Newer cars suppressing headline growth, EVs compounding effect

The UK’s used car market is being held back by younger cars, with the average price of a car less than three years old (£29,699) contracting 3.5% year-on-year, according to the Auto Trader Retail Price Index.

Auto Trader said that rather than faltering demand, the price softening among younger vehicles was due to the recent easing of supply constraints in the market, pointing out that levels of consumer demand for such cars rose 15.1% year-on-year last month, matched by equally robust supply 14.4%. Supply of ‘nearly new’ cars – those aged below 12 months – was up a massive 51% over the same period.

Prices of younger used cars are also being impacted by the current surge in second-hand electric vehicles (EV) entering the market. The volume of EVs aged up to three-years-old advertised on Auto Trader increased 97.4% year-on-year last month.

With the average price of a used EV (£31,618) falling 22.6% yyear-on-year in August due to supply continuing to outpace the otherwise very strong levels of consumer demand for second-hand electric cars, up 68.6% year on year, not only are the average prices of younger age cohorts being suppressed, so too is the overall market.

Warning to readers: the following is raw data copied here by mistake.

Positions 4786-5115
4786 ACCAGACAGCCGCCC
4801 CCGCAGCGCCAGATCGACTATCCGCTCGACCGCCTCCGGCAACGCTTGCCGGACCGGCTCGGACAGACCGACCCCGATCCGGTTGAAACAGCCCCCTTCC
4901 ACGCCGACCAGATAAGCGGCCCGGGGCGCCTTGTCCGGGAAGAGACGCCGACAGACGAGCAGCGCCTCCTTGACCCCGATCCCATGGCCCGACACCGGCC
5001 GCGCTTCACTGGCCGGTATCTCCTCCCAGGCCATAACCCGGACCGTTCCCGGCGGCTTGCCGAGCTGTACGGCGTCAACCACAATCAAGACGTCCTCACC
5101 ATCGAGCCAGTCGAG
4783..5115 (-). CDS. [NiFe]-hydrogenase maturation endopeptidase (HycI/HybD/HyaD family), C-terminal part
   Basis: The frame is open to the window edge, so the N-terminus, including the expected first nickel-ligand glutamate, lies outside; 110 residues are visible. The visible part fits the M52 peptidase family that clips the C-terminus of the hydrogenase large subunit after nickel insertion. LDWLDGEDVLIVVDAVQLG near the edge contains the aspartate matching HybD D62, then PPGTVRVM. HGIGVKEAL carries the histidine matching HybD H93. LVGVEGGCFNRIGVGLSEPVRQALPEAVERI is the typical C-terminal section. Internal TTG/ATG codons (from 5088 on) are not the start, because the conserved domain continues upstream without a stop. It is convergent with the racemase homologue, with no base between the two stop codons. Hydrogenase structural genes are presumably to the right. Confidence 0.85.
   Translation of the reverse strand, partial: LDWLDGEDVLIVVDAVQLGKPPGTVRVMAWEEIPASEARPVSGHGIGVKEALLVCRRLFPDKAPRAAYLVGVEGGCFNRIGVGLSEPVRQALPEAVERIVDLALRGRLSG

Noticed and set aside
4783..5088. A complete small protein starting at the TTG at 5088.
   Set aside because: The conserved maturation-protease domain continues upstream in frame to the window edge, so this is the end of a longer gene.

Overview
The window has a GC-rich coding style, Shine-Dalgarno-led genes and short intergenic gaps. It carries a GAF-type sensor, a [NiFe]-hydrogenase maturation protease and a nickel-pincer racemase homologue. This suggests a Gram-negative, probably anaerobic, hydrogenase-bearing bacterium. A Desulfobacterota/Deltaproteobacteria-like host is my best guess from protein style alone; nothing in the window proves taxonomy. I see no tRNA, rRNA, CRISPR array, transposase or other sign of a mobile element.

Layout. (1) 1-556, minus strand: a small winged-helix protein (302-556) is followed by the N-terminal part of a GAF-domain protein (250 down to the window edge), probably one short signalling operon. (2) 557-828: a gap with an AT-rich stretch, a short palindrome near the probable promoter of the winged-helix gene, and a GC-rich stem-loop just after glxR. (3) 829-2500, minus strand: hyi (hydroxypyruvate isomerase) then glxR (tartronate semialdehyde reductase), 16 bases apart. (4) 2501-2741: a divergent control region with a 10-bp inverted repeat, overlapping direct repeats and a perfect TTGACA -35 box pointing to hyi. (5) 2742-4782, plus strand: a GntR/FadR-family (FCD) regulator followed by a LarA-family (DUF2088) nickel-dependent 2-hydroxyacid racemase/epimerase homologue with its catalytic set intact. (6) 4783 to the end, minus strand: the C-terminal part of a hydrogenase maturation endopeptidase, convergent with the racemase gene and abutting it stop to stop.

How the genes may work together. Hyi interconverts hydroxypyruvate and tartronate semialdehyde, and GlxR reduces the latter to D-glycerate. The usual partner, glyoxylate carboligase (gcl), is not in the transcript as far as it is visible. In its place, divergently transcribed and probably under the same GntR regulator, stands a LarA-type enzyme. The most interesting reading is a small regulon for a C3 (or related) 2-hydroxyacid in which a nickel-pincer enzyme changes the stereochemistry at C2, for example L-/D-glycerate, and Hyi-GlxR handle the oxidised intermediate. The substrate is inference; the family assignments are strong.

Highting the influence of these factors on the headline figures, the average price of petrol and diesel cars aged over three-years-old increased 4.9% year on year last month.

Auto Trader said that supply is slowly improving across most age cohorts, with overall levels on its platform increasing 1.2% compared to last year, marking the first positive total market growth since November 2022.

However, it noted that supply volumes remain constrained by the 3 million or so fewer new cars that weren’t built during COVID, and importantly for future retail values, continue to be outpaced by robust levels of consumer appetite for used cars.

In fact, based on Auto Trader’s Market Insight tool, which tracks levels of consumer engagement on its platform, demand was up 8.7% YoY last month across the market.

A further indicator of the solid levels of consumer demand in the market is the speed in which used cars are leaving retailers’ forecourts. The latest data shows that used cars took an average of just 29 days to sell in August: two days faster than in July, and a day faster than August last year.

Auto Trader’s director of data and insight, Richard Walker, said: “We’ve been seeing growing levels of volatility in the market over recent months as levels of COVID related new car supply gradually improves. However, headline figures can be deceiving, and as ever the devil is in the detail, because contrary to what it may suggest, the market remains full of pockets of profit potential. Our figures should serve as a clarion call for retailers: in such a nuanced market it’s vital to follow the data, and not the headlines to inform pricing and stocking strategies.

“As supply levels of younger stock improves, particularly of electric vehicles, it’s likely we’ll continue to see a softening in prices over the coming months. However, with no sign of a dramatic change in consumer appetites, there’s certainly no indication of prices falling off a figurative cliff edge. There’s still very strong pricing pockets available, including with used EVs – the demand is there, so if retailers use data to buy them and sell them at the right price, there’s plenty of profit potential available.”

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